On 19 May 1914 at five in the morning, our Fourth Double Company was attacked. We were 400 feet away from the German trench. We loaded our rifles with bullets, and stuck khukris in our mouths and went over the top. Of all the wars that I have ever fought in, this is the most ferocious. Many from my company were killed, but we were able to capture the German trench. Because I was shot in my right elbow, I couldn’t move ahead with my company. By god’s grace the bullet didn’t pierce my bones. I am now in London and recovering. I will soon return to France and fight a good war with those Germans and kill them, because they aren’t human. They use poison gas to win a war.
• • •
You have been asking me about this place. This is like the fire and the frying pan. When I return home, we can talk about this. I will give you all the details, but I cannot promise you if that day will ever come.
I could have written about the conditions here, but we are not allowed to share details. Many of our letters are opened and are censored. If we write anything against the orders given, the one who has written the letter will be punished severely. Dear brother, you must be going through a difficult time in your battlefield, but I understand. We are also suffering the same anguish. Brother, it rains a lot here and it is muddy. It is extremely cold, too.
• • •
I took part in an attack on a German trench in August. I was injured and had little sense of what was happening. I was taken prisoner by the Germans and sent off to their country. They cut my leg in the prisoners’ camp. I was then hospitalised for two months in Germany and later sent to Britain. They have now received orders to send me to India.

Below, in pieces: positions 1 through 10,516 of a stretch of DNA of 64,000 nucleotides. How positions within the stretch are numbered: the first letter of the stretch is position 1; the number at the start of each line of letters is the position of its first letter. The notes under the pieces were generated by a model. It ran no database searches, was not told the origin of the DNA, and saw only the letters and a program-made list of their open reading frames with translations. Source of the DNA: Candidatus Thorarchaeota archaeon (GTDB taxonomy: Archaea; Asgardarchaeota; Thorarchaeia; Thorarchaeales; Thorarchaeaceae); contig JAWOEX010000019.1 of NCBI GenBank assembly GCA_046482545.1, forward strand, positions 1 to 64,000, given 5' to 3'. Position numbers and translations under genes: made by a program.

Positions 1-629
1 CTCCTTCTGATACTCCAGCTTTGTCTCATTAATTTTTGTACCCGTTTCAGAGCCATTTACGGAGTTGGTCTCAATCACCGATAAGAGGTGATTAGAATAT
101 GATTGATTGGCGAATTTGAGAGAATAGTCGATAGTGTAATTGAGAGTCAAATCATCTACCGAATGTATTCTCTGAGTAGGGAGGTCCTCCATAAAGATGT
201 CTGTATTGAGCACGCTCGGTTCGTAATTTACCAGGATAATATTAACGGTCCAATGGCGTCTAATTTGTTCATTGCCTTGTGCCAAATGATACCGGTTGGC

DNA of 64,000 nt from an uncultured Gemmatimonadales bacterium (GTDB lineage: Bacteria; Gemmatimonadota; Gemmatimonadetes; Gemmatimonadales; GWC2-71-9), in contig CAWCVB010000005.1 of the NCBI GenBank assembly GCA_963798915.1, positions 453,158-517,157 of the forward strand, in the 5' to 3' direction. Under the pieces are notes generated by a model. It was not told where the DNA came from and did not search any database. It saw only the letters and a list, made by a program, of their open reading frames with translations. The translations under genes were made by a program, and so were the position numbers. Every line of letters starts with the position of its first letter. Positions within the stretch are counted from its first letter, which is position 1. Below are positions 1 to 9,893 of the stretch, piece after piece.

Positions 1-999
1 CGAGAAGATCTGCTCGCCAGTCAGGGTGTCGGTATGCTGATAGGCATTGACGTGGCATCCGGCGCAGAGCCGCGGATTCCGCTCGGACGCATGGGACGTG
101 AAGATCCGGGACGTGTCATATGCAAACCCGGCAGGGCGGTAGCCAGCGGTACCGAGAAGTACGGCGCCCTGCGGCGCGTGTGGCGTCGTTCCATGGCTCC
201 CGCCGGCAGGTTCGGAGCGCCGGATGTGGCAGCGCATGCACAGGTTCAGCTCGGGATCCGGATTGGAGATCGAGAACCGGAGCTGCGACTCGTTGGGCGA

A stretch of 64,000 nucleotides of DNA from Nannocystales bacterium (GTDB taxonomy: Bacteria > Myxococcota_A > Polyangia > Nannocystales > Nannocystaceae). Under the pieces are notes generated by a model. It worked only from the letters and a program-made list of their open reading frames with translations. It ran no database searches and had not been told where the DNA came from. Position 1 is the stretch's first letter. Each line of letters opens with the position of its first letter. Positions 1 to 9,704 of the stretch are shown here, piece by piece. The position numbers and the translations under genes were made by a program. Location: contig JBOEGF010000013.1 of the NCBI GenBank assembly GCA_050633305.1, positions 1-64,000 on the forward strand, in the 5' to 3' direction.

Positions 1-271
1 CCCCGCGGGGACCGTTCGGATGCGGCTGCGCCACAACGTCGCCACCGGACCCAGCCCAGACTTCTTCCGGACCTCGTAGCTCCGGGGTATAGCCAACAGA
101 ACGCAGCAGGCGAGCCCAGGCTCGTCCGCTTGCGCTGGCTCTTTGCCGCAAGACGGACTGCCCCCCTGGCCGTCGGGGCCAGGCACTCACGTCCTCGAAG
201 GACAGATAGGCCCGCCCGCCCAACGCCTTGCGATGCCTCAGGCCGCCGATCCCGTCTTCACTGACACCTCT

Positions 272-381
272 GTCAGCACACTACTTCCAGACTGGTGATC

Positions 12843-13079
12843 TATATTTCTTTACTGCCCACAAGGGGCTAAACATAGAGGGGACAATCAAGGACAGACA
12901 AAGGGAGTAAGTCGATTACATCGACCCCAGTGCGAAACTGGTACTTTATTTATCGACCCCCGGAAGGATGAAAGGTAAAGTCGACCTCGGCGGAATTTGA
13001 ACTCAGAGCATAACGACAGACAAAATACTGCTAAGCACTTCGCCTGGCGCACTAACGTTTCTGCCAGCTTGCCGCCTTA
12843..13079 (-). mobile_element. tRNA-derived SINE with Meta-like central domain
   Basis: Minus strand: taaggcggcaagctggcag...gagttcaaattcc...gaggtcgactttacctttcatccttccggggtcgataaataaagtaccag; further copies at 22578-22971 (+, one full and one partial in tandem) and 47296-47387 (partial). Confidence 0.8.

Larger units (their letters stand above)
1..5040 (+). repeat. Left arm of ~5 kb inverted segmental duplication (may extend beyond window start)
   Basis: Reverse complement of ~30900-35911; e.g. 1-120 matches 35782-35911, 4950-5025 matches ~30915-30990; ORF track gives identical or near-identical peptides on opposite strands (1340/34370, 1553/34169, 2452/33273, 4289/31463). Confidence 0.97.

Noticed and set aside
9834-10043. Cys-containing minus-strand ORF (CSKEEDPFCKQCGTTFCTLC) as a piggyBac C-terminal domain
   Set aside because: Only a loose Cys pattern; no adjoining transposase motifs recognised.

• • •
This is your brother Bahadur Pun, sending you my greetings. If you have three or four rupees, please send it to me. Along with that, if possible, please send some food, something to drink and some clothes. Dhaniram Pun and I are now prisoners of war in Germany.
• • •
My mother often said, ‘Leave your job, son, and come back home. Work in your own country, or you will suffer’. I wish I had listened to her. Now when I think of it, my heart fills with regret.
When the Germans realised that the British POWs spoke so many languages, they took this as an opportunity for linguistic research. They recorded the experiences of the Gurkha prisoners through their songs and folklore.
Nepali researcher Alka Atreya Chudal at Vienna University has been given access to some of this material that includes early sound recordings of the Gurkha prisoners in Germany. Going through the archives at Berlin’s Humboldt Museum, Chudal found songs by Gurkha POW Jas Bahadur Rai that were recorded in 1915.
Rai died seven months later, and his gravestone in a cemetery outside Berlin preserves the date: 3 January 1917. Although this was a model prison that the Germans used to show international inspectors, many Nepali prisoners succumbed to tuberculosis in winter.
“Jas Bahadur missed home, his songs and writings are a testimony to that, and more than 100 years later they have inspired me to do further research on the Gurkhas and their never-told tales of suffering,” Chudal says.
There is a possibility that the writings and items belonging to Nepal’s soldiers recovered from Europe’s battlefields will finally be returned to their homeland. With them, we will learn about the other side of the Gurkha saga — the stories of yearning, pain beyond measure, of loves and lives lost.
Based on the first episode of Saglo Samaj, a tv magazine program produced by Himalmedia which is broadcast every Monday, at 8:30 pm on Dish Home Channel 130.